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Higher subsoil carbon storage in species-rich than species-poor temperate forests

Title data

Schleuss, Per-Marten ; Heitkampf, Felix ; Leuschner, Christoph ; Fender, Ann-Catrin ; Jungkunst, Hermann F.:
Higher subsoil carbon storage in species-rich than species-poor temperate forests.
In: Environmental Research Letters. Vol. 9 (2014) Issue 1 . - No. 014007.
ISSN 1748-9326
DOI: https://doi.org/10.1088/1748-9326/9/1/014007

Abstract in another language

Forest soils contribute ca. 70% to the global soil organic carbon (SOC) pool and thus are animportant element of the global carbon cycle. Forests also harbour a large part of the globalterrestrial biodiversity. It is not clear, however, whether tree species diversity affects SOC. Bymeasuring the carbon concentration of different soil particle size fractions separately, we wereable to distinguish between effects of fine particle content and tree species composition on theSOC pool in oldgrowthbroadleavedforest plots along a tree diversity gradient (1,3and5species).Variation in clay content explained part of the observed SOC increase frommonospecific to mixed forests, but we show that the carbon concentration per unit clay or finesilt in the subsoil was by 30–35% higher in mixed than monospecific stands indicating asignificant species identity or species diversity effect on C stabilization. Underlying causesmay be differences in fine root biomass and turnover, in leaf litter decomposition rate amongthe tree species, and/or speciesspecificrhizosphere effects on soil. Our findings may haveimportant implications for forestry offering management options through preference of mixedstands that could increase forest SOC pools and mitigate climate warming.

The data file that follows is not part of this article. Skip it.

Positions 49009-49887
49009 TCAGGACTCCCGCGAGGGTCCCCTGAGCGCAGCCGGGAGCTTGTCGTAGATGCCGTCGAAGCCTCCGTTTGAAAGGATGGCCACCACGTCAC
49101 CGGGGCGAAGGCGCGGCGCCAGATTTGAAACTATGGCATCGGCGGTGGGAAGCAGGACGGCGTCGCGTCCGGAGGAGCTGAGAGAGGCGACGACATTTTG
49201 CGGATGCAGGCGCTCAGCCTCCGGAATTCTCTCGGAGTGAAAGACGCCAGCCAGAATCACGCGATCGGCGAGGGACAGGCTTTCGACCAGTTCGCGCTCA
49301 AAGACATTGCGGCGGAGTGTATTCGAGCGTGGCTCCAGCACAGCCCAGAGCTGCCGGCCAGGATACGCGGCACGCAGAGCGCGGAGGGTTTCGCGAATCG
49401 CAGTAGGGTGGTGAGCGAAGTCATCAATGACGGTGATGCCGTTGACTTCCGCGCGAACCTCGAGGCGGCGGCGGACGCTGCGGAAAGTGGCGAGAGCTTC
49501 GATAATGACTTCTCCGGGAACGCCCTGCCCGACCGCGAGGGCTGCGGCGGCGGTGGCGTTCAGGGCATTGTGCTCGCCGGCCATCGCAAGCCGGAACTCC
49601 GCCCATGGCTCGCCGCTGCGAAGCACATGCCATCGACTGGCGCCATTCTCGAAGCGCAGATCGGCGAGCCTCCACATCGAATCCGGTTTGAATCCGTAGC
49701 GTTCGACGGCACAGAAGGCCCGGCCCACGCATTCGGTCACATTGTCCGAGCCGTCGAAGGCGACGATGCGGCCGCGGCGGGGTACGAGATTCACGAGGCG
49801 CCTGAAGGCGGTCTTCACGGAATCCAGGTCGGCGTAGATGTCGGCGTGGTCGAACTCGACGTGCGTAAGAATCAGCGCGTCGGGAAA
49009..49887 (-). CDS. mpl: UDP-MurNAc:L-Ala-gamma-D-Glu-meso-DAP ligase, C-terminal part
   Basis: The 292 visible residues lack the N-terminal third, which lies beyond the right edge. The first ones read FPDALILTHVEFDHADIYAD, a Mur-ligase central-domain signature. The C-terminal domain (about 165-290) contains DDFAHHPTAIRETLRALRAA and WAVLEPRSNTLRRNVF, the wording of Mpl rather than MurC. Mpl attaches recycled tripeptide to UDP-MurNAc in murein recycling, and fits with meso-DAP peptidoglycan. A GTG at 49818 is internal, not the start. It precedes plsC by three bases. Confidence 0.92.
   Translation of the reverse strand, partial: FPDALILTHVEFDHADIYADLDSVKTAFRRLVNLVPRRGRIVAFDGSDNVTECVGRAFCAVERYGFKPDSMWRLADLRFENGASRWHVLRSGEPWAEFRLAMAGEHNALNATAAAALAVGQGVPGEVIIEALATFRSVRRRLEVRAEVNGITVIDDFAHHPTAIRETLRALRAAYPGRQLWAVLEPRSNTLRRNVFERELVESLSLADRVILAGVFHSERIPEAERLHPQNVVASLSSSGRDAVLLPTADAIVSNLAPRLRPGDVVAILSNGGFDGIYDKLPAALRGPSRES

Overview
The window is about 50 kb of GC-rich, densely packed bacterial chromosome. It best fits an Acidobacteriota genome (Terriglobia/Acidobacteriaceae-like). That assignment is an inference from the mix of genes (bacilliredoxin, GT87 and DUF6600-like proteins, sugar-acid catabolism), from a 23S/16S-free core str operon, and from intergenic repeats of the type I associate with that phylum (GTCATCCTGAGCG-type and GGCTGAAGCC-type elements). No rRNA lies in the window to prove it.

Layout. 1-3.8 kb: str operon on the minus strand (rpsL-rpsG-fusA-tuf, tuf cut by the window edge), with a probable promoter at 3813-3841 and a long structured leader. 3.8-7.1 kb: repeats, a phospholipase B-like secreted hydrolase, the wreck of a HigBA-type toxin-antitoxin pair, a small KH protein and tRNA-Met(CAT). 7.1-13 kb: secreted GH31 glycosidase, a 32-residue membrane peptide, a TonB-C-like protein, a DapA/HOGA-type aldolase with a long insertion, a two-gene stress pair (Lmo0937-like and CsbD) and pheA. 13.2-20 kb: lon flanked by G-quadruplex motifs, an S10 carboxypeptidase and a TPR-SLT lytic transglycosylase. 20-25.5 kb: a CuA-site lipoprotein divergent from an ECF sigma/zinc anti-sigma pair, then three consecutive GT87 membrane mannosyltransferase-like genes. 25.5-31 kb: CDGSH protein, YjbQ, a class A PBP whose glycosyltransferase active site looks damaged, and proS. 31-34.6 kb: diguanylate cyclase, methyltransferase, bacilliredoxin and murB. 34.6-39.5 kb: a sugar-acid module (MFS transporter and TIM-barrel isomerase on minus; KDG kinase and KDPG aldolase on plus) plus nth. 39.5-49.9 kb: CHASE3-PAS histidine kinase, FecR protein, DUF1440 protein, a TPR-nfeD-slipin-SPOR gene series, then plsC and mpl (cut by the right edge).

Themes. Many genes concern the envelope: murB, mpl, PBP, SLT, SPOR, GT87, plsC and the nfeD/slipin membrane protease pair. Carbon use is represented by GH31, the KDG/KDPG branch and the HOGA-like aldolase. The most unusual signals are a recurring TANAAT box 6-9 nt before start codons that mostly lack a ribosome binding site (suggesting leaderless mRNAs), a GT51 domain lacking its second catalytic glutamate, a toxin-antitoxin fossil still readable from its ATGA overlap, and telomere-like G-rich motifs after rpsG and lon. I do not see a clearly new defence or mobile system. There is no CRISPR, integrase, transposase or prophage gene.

Further data

Item Type: Article in a journal
Refereed: Yes
Additional notes: BAYCEER138937
Institutions of the University: Faculties > Faculty of Biology, Chemistry and Earth Sciences > Department of Earth Sciences > Chair Soil Ecology
Research Institutions
Research Institutions > Research Centres
Research Institutions > Research Centres > Bayreuth Center of Ecology and Environmental Research- BayCEER
Faculties
Faculties > Faculty of Biology, Chemistry and Earth Sciences
Faculties > Faculty of Biology, Chemistry and Earth Sciences > Department of Earth Sciences
Result of work at the UBT: Yes
DDC Subjects: 500 Science
Date Deposited: 24 Jan 2018 11:19
Last Modified: 24 Jan 2018 11:19
URI: https://eref.uni-bayreuth.de/id/eprint/41454